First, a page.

Josi, Christian (DNB00)
JOSI, CHRISTIAN (d. 1828), engraver and print-dealer, was a native of Utrecht, where he was educated in the Rhede Renwoude Institute. Showing a taste for fine arts rather than for mathematics, he was sent to London as a pensioner of the institute. Here he remained five years, studying engraving under John Raphael Smith, and also, it is said, under Bartolozzi and C. M. Metz. Josi returned to Holland after marrying the daughter of Jan Chalon, a Dutch painter then resident in London, and settled in Amsterdam, where he practised as an engraver, and also set up as a dealer in prints and paintings by the old masters. On the death of his relation, Cornelis Ploos van Amstel, in 1800, he inherited that amateur's collections, including a number of facsimiles in colour of drawings by the great artists of the Netherlands, which van Amstel had got together for a book on the subject of Dutch Art. In 1810 he completed a catalogue of the Ploos van Amstel collection of etchings by Rembrandt, which were sold by auction in Amsterdam on 31 July 1810. The catalogue, which is of great value, contained a portrait of Rembrandt, etched by Josi himself. The occupation of Holland by the French (1810–1814) brought all Josi's artistic works and business to a standstill. On the evacuation of Holland by the French Josi broke up his establishment in Amsterdam, and in 1815 was one of the committee selected to go to Paris to recover the works of art taken thither from Holland by Napoleon. In 1819 he finally settled in England, bringing his family and large private collections with him. He settled in Gerrard Street, Soho, in the house formerly occupied by Dryden, and continued to practise as engraver and print-dealer. In 1821 he completed, with a long introduction, Ploos van Amstel's work, ‘Collection d'imitations de dessins d'après les principaux maîtres hollandais et flamands,’ which he dedicated to the king of the Netherlands. Josi died at Ramsgate in November 1828. His collections were sold by auction in March 1829, the sale occupying twelve days. His own engravings are of no particular merit, but as a connoisseur he had great repute.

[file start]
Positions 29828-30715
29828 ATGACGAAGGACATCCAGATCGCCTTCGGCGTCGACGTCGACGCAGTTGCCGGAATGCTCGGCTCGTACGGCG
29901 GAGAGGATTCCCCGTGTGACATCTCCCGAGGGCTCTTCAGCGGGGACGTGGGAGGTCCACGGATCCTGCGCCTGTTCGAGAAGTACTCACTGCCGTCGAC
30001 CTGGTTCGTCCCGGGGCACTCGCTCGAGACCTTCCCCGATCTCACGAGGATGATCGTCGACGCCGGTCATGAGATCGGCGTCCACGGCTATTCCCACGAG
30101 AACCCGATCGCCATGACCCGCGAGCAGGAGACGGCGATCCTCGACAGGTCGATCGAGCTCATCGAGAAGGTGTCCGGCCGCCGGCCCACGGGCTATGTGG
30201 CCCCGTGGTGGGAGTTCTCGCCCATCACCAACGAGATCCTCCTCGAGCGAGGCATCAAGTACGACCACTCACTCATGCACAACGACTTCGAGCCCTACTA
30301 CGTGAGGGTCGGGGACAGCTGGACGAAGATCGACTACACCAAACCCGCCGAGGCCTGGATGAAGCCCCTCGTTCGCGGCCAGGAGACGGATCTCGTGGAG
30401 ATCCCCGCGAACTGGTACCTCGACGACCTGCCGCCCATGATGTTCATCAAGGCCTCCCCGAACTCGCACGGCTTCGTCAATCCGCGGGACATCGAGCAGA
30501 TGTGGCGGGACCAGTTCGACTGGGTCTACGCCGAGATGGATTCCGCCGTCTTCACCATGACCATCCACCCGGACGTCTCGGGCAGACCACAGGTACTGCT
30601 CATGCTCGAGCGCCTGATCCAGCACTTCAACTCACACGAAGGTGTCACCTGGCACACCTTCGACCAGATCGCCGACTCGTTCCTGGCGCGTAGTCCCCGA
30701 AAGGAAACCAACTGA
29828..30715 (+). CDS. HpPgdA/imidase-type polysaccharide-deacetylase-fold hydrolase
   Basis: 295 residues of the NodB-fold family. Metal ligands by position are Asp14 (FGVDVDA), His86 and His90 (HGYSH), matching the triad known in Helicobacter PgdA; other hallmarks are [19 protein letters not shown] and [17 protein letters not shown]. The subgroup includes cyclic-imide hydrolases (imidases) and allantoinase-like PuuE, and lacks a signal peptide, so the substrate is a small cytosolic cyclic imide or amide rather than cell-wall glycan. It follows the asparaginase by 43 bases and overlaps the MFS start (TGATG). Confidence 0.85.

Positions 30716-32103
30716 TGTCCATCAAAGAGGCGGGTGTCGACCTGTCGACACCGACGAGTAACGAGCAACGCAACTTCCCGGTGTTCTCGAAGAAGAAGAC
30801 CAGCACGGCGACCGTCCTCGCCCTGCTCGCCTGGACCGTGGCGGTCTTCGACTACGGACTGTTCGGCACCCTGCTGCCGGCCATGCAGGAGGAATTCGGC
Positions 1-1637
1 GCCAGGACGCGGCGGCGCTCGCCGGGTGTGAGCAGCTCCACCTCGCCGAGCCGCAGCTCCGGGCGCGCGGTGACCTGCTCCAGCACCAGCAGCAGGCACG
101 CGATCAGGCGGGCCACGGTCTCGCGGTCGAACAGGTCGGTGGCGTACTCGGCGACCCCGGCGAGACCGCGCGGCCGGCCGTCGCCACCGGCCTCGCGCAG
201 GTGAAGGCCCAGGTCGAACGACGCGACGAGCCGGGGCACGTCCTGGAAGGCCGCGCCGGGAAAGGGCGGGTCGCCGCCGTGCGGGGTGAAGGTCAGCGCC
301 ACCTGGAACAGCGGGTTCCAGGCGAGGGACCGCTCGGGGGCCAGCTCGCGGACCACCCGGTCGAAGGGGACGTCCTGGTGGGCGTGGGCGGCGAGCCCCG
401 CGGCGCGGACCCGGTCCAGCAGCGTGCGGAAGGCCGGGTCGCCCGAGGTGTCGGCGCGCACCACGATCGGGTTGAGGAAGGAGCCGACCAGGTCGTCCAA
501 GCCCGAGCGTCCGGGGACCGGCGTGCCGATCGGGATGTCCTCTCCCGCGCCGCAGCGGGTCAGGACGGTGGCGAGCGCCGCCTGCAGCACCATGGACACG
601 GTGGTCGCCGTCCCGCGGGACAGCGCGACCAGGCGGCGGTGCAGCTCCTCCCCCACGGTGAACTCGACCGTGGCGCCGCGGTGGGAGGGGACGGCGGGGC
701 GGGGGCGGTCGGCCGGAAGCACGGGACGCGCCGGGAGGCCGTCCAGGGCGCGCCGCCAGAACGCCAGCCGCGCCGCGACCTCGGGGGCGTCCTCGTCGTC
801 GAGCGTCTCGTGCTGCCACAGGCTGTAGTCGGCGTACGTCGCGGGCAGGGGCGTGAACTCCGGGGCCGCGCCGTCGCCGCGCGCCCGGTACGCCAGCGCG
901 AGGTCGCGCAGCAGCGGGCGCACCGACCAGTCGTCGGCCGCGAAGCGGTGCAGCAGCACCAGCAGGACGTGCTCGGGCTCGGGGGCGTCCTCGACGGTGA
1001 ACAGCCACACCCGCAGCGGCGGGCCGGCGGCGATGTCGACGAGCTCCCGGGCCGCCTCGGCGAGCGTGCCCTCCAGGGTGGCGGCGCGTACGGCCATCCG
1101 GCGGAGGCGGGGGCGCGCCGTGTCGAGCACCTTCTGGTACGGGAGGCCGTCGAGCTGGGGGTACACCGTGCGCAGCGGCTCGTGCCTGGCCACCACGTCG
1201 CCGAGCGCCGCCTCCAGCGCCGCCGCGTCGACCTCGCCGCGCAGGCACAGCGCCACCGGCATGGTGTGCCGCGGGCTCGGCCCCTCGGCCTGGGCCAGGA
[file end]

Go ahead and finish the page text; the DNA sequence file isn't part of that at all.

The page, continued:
Josi, Henry (1802–1845), keeper of the prints and drawings in the British Museum, son of the above, was born at Amsterdam in 1802. In 1815 he accompanied his father to Paris, and removing with him to London in 1819, was sent to Dr. Burney's school at Greenwich. Subsequently he assisted his father for some time in his profession, but eventually set up a business of his own as print-seller in Newman Street. On the death in 1833 of John Thomas Smith [q. v.], keeper of the prints and drawings in the British Museum, Josi was a candidate for the post, which was given to William Young Ottley [q. v.] On Ottley's death in 1836 Josi was elected to the office, which he filled till his death on 7 Feb. 1845. During his tenure of office several important additions to the collection were made, including the Sheepshanks collection of Dutch and Flemish etchings, the collection of engravings by Raphael Morghen, and the Coningham collection of early German engravings. Under him the department was transferred to a new room at the end of the Elgin room, where it remained until 1886.
[Josi's Preface to Ploos van Amstel's work mentioned above; Immerzeel's Levens en Werken der Hollandsche en Vlaamsche Kunstenaars; Nagler's Künstler-Lexikon; Gent. Mag. xlviii. (1828) 572, new ser. xxiii. (1845) 320; Art Journal, 1845, p. 69.]